Anouschka Bloomfield, 32, of Motueka, died at Riwaka School pool yesterday morning. Mrs Bloomfield, who was married with two young children, was swimming laps at the pool when she had some sort of turn, police said. Senior Sergeant Rob Crawford said Mrs Bloomfield had a medical condition. St John team manager Gary Tobin said Mrs Bloomfields medical history may have caused her to become unconscious in the pool.

Fire crews leave blaze to die out

Kay Blundell

Marae theft charges

A woman, 47, appeared in Auckland District Court yesterday charged in connection with allegations of fraud and theft at west Aucklands Hoani Waititi Marae. Her arrest followed a complaint to Waitakere police that a substantial amount of money was taken from the maraes trust accounts between 2005 and 2009. The unemployed woman was charged with using a document for pecuniary advantage, causing a loss by deception, and theft. Her case was adjourned and she was remanded on bail to reappear for a pre-trial hearing on February 23.
Staff reporters, NZPA

A FEROCIOUS woodshed fire could burn for weeks after firefighters decided to stop fighting it. About $500,000 worth of top-grade firewood at a Levin business went up in flames early yesterday. With no local water supply, more than 100,000 litres had to be transported to the site. Firefighters decided yesterday afternoon to stop fighting the inferno and monitor it until it went out. The Fire Services Manawatu assistant area commander, Rodger Calder, said the fire was deep-seated and could burn for weeks. It simply isnt practical to keep throwing resources at it when there is no further damage that can be done. The building is made of concrete and steel and we can simply watch and wait for the fire to die out.

The cut douglas fir and yellow contorta was destroyed when a 65-metre by 25m shed at Speirs A-Grade Firewood in CD Farm Rd, Levin, caught fire. The suspected arson attack destroyed hundreds of thousands of dollars worth of top-grade firewood. The shed, which was fully stacked in 7m-high piles, was engulfed in flames when firefighters arrived at about 3.30am. Thirty-five crew and 10 fire engines from Levin, Palmerston North and Whanganui were in attendance dur-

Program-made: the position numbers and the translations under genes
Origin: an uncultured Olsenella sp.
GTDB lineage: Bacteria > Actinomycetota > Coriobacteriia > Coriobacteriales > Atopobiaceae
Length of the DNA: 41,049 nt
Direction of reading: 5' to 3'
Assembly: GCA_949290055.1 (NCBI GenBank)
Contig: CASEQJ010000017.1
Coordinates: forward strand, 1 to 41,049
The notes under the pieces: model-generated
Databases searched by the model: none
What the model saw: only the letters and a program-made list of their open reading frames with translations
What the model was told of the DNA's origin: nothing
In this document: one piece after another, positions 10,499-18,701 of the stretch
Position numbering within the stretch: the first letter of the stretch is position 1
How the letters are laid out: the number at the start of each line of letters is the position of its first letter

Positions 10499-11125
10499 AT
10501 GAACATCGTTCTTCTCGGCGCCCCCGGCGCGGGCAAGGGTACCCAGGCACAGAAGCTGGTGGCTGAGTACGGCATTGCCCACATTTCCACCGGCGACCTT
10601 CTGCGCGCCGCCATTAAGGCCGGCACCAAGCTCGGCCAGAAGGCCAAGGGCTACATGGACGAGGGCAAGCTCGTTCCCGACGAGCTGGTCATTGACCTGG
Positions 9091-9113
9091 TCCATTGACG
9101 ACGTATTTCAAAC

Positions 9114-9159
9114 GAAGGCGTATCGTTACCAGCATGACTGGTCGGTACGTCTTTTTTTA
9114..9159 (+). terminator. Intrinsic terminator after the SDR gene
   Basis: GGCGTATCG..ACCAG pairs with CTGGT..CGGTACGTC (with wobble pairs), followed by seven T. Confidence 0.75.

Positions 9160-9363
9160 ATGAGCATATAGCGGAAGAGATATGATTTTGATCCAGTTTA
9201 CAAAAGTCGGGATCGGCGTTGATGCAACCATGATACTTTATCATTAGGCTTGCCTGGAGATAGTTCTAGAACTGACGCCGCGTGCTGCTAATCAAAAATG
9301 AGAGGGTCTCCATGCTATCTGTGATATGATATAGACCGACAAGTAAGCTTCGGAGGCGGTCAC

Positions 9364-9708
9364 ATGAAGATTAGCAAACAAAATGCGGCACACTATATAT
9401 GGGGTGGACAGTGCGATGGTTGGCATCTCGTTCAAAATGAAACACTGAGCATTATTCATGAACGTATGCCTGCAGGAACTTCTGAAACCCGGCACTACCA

ing the height of the blaze. Speirs owner John Matangi used his three, large water tankers to transport water to the site. Mr Calder sent many local volunteers home. There was little risk sparks from the fire would ignite surrounding vegetation, particularly since rain was due to fall. One fire engine from Palmerston North would remain on standby to keep watch, he said. There would still be a lot of smoke coming from the building, but

he reassured neighbours that there was no danger. Mr Matangi said he was insured but it was heart-breaking seeing his firewood going up in smoke. It has taken two months hard-out work drying the wood and topping up wood from last year, now we will have to start again. Despite the blaze, he managed to deliver several loads of firewood yesterday. The Fire Service is treating the blaze as suspicious.

Insured but . . . Owner John Matangi was heart-broken to see his firewood go up in smoke. Photo: CHRIS SKELTON





Are your stairs giving you

Drop in house sales

THE number of house sales in all price brackets dropped last month. The Real Estate Institute of New Zealands latest statistics for December show that 4397 houses were sold 560 fewer than in the same month in 2009 and down on November, when 5138 properties changed hands. The number of listings and median house values were also down across most of the country, the figures show. Wellingtons median house price stayed steady on $400,000.